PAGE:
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looking for peace

In a number of posts I have written about the flaws that I see in our current North American society. Some of these flaws extend to other areas of the world however, other than my limited travel and my curiosity I remain fairly north American-centric in my thinking. Or at least I feel that I am only able to comment and speculate as to how these flaws are played out in other areas of the world. My interest is nonetheless of the world and of all humans and all living things and the planet. My intent in looking at my options and suggesting options for moving forward to a world focussed on love, compassion, belonging, relationship, acceptance of others, cooperation, connection and community is founded in that concern for the planet and all beings who inhabit it.

I have also written a fair number of posts on my move toward an intentioned practice of patience and stillness. I believe that this practice has begun to unravel a well established and reinforced pattern of mine whereby I took part in examining the world and our operation within it from the perspective of identifying the issues and problems and beginning to name opportunities for improvement. This perspective however was not always grounded in patience.

I did this for a living and did well with this approach. I have been able to make a living plus more in satisfying mine and my clients’ needs to discover and name the issues related to a wide variety of services and systems, essentially looking at how we operate in our world. This included the examination of various human service systems across the age spectrum from birth to death specifically looking at a extensive range of programs and services designed for babies, children, youth, adults, and seniors within the service systems in the broad categories of health, mental health, addictions, continuing care, disability services, education, children services and justice. This experience expanded my knowledge of these areas and my awareness of what works well and what does not within these established publicly funded systems that are meant to support the population.

Most citizens are aware that these systems do not work as well we would hope but most of us have other things to occupy our time and therefore not much time to devote to trying to figure out why they do not work. A common misconception is that more money is the answer; however, this is only a misconception and not the real answer. This view comes from one of the flaws I have mentioned previously and refer to above, that being: our sole dependence on the economic system at the expense of any other consideration. As we restrict our vision to the economic lens we always end up seeing money, and usually more money, as the solution to any problem. A flaw in thinking, I contend.

In today’s post I return to our ability to choose and in this case my specific ability to choose to change my pattern of examining the world and our operation within it. This ties in nicely with one of the other flaws that I have identified, that being: sanctioned war and other forms of violence and aggression being accepted throughout society.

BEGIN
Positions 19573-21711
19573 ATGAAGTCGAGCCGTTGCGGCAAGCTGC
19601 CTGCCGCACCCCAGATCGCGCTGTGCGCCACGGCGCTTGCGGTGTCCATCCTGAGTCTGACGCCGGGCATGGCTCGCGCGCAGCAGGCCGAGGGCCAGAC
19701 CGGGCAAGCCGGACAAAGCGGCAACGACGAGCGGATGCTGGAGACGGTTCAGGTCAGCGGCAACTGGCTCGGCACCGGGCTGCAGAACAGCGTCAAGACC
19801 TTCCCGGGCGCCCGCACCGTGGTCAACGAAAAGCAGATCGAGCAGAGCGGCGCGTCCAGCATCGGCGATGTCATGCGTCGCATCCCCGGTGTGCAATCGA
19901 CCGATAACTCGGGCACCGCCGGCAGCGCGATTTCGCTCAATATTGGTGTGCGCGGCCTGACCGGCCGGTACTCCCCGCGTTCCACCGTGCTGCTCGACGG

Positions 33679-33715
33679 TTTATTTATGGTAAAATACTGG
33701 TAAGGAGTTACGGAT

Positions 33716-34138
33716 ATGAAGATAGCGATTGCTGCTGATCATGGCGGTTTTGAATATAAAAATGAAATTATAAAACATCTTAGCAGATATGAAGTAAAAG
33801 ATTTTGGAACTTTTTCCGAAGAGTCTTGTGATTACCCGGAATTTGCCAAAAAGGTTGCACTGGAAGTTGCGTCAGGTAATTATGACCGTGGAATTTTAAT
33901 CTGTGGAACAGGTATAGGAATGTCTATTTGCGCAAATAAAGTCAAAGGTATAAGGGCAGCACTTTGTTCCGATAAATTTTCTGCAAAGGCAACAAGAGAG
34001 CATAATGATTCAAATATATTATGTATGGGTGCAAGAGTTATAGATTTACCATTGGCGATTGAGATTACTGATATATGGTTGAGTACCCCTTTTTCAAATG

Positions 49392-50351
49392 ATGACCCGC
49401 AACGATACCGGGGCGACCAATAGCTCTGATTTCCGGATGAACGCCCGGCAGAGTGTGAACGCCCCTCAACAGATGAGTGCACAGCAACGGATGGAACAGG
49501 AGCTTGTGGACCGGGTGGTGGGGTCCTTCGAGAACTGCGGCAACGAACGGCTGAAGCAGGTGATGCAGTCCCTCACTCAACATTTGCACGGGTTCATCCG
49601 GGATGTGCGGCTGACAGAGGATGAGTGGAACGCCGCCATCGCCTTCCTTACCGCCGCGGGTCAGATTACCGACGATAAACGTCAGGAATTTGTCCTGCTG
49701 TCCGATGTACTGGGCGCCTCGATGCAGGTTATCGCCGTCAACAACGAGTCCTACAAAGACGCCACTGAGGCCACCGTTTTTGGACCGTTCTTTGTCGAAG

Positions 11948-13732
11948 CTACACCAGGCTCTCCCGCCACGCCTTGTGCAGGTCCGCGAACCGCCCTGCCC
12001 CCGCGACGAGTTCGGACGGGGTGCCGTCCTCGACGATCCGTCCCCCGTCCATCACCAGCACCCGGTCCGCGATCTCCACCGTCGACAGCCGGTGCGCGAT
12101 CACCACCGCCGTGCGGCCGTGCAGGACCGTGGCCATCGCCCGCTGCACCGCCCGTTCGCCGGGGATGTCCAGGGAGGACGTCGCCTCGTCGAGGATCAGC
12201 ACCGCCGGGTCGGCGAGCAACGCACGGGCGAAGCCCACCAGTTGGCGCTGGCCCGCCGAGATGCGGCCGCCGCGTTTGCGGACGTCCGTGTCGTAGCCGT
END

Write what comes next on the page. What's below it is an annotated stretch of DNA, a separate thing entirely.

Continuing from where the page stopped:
Experiencing stillness does in fact set the foundation that enables me to undertake my examination of issues from a place that ultimately contributes to an optimistic and peaceful future. Instead of being triggered and reacting I use my expanded patience to breathe and then to respond. In this way I am attempting to act in such a way that I will no longer be contributing to any forms of aggression or violence no matter how justified they seem to be. (I realize that this will be extremely difficult, especially given the acceptance of aggression as the modus operandi)

In other words I am taking personal steps to shift both my examination of issues and development of potential solutions away from the currently accepted approaches that are built on violence and aggression. I now believe that I understand what Mahatma Gandhi meant when he said “be the change you want to see in the world”. Previously I thought that I got what he was saying but now I know that I understand it that much more. At the same time I can hear the voice of one of my favourite social activists: Derrick Jensen suggesting that nonviolence does not work because we only know violence and aggression in our society and the structure of it is predicated on it so if we are to make a difference we need to engage in violence or at least an aggressive approach. I am sorry Derrick but although I am on the same page when it comes to the issues you identify so clearly I can no longer support addressing them using the same means that got us here in the first place.  

How can a war on anything be positive? Yet we have declared war on every part of our society and on ourselves. A quick Google search identified more wars than I expected. We have the war on drugs, terrorism, bullying, cancer, fat, fathers, fatherhood, military, motherhood, nature, money, national bank, poverty, addictions and anything else you can think of. Essentially we are ADDICTED TO WAR.

Reflecting on how we fail to see the ridiculousness of promoting war as a means of dealing with these and so many other things is a place for me to start. I think I will begin by calling a ceasefire on the war on myself and do some serious reflection to try reach a permanent peace agreement that will end the war, a war I know that most of continue to fight. Maybe if I can stop that war I can begin to truly contribute to peace on a broader scale.

It’s a start! Want to join me?

 

Irene McDermott © 2012

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